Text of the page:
Review: Profit From The Author Inside You
I've reviewed a number of eBooks recently, and none of themexcited me, but this one definitely did. If you've ever hadthe slightest desire to write a 'How To' book, I urge youto read 'Profit From The Author Inside You'.
It's worth pointing out right at the start that RogerParker does know what he's talking about - he has written24 books that have been translated into 37 languages andthere are currently over 1.6 million copies of his books inprint.
This book assumes that you offer some kind of professionalservice. Roger Parker argues that writing a 'How To' bookis not an end in itself, but a means of positioningyourself as one of the leading experts in your field. AsRoger Parker shows, books possess "magical" powers -writing a book opens the doors to speaking engagements,spinoff books, newsletters, columns, and hefty consultingfees.
I once knew a human resources expert in Australia and hewas very good at what he did. But he used to complainbitterly that there were people with half his expertiseearning 20 times the amount he was. Why? Because they hadwritten a book!
If you've always thought of writing as a painful processthat requires a huge creative effort, you may be in for apleasant shock.
Roger Parker shows that most successful (i.e. top-selling)'How To' books are based on a formula - they are written ina 'paint by numbers' fashion.
The most exciting part of this book for me is a techniquethat Roger Parker calls 'Painless Writing'.
He urges you to throw out of the window two very common(and unsuccessful) approaches to writing a book: MarathonWriting ("Getting away from it all" and dropping all otheractivities while you work on your book) and Linear Writing(trying to write your book from first to last chapter in anordered sequence).
Instead, he offers three approaches that will change theway you write and make it much easier and much more fun:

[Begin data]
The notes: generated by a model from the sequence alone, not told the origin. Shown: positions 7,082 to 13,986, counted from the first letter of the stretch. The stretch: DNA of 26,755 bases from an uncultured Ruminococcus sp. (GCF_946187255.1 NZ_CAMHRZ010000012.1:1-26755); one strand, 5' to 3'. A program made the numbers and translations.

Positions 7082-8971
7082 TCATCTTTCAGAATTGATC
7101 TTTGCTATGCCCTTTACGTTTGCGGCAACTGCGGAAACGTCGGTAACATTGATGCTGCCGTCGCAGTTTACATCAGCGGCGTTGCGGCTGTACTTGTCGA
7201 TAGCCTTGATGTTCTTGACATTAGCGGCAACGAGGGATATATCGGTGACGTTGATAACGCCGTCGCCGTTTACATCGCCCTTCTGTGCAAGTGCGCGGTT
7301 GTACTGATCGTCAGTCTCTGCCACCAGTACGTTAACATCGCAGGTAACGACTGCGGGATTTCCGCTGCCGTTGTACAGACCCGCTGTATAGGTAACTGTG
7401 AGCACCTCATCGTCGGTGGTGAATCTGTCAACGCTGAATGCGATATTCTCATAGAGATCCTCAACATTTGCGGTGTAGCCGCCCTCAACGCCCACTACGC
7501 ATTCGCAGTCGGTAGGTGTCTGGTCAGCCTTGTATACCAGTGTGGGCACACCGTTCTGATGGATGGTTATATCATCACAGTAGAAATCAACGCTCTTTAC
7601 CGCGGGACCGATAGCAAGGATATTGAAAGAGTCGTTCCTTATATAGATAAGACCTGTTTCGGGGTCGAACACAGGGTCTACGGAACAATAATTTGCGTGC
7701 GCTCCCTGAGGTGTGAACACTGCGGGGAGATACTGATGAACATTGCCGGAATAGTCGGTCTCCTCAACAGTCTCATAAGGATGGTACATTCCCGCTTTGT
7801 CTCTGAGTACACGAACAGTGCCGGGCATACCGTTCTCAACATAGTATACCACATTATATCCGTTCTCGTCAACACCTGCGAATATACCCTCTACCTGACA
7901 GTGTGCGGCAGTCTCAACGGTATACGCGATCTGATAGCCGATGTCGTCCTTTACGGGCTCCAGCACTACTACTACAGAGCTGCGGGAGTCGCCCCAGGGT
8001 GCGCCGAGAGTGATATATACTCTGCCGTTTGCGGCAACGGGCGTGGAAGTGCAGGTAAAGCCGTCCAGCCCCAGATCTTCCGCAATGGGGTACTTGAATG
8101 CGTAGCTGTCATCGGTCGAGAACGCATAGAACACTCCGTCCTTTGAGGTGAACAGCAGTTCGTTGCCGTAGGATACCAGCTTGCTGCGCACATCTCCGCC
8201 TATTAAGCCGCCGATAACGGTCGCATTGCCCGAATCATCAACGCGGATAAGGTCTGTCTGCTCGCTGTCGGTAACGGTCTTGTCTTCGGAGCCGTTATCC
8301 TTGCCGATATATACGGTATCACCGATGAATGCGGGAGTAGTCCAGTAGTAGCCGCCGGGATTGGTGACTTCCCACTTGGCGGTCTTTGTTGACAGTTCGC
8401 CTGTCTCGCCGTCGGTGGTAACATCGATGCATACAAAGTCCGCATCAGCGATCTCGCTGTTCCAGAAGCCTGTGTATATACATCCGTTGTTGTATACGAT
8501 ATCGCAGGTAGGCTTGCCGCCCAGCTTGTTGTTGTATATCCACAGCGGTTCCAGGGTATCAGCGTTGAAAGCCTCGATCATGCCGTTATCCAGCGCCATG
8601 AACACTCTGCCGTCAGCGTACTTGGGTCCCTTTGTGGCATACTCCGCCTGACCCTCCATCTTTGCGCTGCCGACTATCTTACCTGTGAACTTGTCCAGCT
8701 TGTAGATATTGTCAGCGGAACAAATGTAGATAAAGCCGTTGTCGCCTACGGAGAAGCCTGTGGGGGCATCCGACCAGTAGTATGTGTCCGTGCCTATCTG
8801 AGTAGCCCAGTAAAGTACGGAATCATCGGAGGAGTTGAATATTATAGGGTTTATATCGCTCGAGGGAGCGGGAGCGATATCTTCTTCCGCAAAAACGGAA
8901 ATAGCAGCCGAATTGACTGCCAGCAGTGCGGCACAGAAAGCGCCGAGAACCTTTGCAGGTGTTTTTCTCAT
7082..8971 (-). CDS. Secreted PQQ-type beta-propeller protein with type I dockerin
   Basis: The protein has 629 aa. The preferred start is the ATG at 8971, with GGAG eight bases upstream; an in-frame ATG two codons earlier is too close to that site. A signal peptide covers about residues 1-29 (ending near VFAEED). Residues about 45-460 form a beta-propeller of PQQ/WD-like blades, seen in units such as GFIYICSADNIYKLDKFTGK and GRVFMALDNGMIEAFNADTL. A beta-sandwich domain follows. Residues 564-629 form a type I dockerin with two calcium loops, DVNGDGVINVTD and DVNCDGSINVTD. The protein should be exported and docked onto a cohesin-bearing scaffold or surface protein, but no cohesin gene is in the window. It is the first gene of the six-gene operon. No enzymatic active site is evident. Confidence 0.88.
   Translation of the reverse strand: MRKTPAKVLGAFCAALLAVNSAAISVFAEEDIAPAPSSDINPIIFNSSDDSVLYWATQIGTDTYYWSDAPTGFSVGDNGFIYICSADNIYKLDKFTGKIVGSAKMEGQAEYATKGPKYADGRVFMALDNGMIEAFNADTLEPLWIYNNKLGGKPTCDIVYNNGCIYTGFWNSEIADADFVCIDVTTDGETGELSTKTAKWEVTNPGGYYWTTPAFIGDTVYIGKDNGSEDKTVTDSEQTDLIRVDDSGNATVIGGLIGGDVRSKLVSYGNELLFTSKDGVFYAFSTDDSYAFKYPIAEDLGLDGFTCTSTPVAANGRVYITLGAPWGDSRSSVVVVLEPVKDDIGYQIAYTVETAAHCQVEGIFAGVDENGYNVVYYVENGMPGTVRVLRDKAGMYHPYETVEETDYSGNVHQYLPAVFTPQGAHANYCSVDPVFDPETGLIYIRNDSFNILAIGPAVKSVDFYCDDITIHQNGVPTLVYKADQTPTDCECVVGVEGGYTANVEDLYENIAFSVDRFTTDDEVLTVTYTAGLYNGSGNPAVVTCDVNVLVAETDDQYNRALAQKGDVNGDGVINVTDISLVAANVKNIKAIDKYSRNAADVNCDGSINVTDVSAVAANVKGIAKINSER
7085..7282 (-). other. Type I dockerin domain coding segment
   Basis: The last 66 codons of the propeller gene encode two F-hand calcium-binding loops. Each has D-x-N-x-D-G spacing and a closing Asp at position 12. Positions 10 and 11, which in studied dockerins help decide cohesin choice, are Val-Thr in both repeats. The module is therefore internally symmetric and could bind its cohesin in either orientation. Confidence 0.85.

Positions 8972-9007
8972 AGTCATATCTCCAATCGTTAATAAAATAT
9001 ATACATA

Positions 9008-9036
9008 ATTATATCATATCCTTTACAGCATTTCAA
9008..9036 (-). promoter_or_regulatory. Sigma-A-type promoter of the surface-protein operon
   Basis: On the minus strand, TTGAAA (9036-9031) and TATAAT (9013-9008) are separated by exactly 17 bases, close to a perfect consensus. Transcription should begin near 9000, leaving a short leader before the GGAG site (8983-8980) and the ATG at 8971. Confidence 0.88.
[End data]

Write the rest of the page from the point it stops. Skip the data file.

(1) Molecular writing - this is a way of 'chunking down'to the level of bite-sized pieces of information:"harvesting individual ideas, or nuggets of information,which you carefully organize and prioritize beforebeginning writing".
(2) Measurable progress writing - "committing to write alittle each day, building time into your daily schedule (asopposed to escaping to a cabin in the woods)".
(3) Non-sequential writing - "jumping into your projectwherever you're comfortable, starting with the easiestideas, and building your confidence point by point, idea byidea, wherever they appear in your book".
Another part of this book that is essential reading ifyou're thinking of writing a book is Chapter Four - '10Characteristics of Successful Titles'. Did you know thatat least half of your book's success will be determined bythe title you choose?
Roger Parker shows you 10 key concepts that make thedifference between a title that sells well and one thatflops. (Here's a hint: the following titles all use these10 key concepts: Chicken Soup For The Soul; Rich Dad, PoorDad; The Millionaire Next Door; The 7 Habits of HighlyEffective People; Think and Grow Rich; How to Win Friendsand Influence People).
The book also contains 4 work sheets (pages 99 to 120) thatguide you through the writing of your book.
'Profit From The Author Inside You' set of explosions in myhead on virtually every page. In fact, it fired me up so muchthat I'm now using Roger Parker's techniques to write a bookthat I've been trying to write for over 5 years. What morecan I say?
You can get your copy of 'Profit From The Author Inside You'at: http://www.freezineweb.com/cgi-bin/pftaiy.cgi It has a 30day money back guarantee, so you really can't go wrong.
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The term "thought provoking" is over-used but that does describe eighth grader Melissa Shang's opinion piece in the New York Times in which she asks why "there are very few stories about kids in wheelchairs, and there are even fewer with a disabled person who is cheerful and happy." Her powerful article questions why "disability is always seen as a misfortune, and disabled characters are simply opportunities to demonstrate the kindness of the able-bodied protagonists."